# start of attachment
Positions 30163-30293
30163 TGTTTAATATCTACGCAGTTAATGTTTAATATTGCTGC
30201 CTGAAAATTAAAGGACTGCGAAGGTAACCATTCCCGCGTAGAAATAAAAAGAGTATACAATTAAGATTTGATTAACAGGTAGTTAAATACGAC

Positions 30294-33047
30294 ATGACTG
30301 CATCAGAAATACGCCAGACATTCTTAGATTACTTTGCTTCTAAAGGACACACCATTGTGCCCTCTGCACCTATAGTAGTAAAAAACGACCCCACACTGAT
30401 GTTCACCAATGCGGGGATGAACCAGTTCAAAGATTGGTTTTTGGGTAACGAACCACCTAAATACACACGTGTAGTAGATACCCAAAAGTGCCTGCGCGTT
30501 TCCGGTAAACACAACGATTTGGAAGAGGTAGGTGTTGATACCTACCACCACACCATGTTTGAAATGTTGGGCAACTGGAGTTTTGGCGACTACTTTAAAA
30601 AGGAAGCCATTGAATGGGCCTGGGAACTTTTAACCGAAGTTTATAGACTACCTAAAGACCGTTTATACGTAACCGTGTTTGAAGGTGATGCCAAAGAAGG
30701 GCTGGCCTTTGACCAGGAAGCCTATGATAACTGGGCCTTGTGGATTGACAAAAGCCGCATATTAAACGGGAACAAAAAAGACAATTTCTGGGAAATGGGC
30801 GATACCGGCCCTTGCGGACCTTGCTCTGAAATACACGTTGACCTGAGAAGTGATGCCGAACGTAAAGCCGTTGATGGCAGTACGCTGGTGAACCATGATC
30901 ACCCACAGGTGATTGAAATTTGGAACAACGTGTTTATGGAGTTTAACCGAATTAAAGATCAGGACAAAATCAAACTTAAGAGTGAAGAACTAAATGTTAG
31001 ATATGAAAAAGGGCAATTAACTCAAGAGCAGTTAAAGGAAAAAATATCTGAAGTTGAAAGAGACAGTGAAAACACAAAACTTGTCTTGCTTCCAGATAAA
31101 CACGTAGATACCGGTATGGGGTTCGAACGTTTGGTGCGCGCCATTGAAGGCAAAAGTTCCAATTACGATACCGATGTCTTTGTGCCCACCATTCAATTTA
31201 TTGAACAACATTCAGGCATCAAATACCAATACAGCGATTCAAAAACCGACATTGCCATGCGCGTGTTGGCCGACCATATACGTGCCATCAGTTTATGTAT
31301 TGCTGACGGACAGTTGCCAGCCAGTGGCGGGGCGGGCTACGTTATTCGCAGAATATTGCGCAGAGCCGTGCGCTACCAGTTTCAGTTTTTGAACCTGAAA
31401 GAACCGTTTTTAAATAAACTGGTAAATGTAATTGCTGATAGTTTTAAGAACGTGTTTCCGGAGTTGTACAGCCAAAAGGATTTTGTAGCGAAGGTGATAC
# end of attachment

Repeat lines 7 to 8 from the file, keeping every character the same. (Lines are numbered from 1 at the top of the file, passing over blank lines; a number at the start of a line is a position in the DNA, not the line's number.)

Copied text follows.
30401 GTTCACCAATGCGGGGATGAACCAGTTCAAAGATTGGTTTTTGGGTAACGAACCACCTAAATACACACGTGTAGTAGATACCCAAAAGTGCCTGCGCGTT
30501 TCCGGTAAACACAACGATTTGGAAGAGGTAGGTGTTGATACCTACCACCACACCATGTTTGAAATGTTGGGCAACTGGAGTTTTGGCGACTACTTTAAAA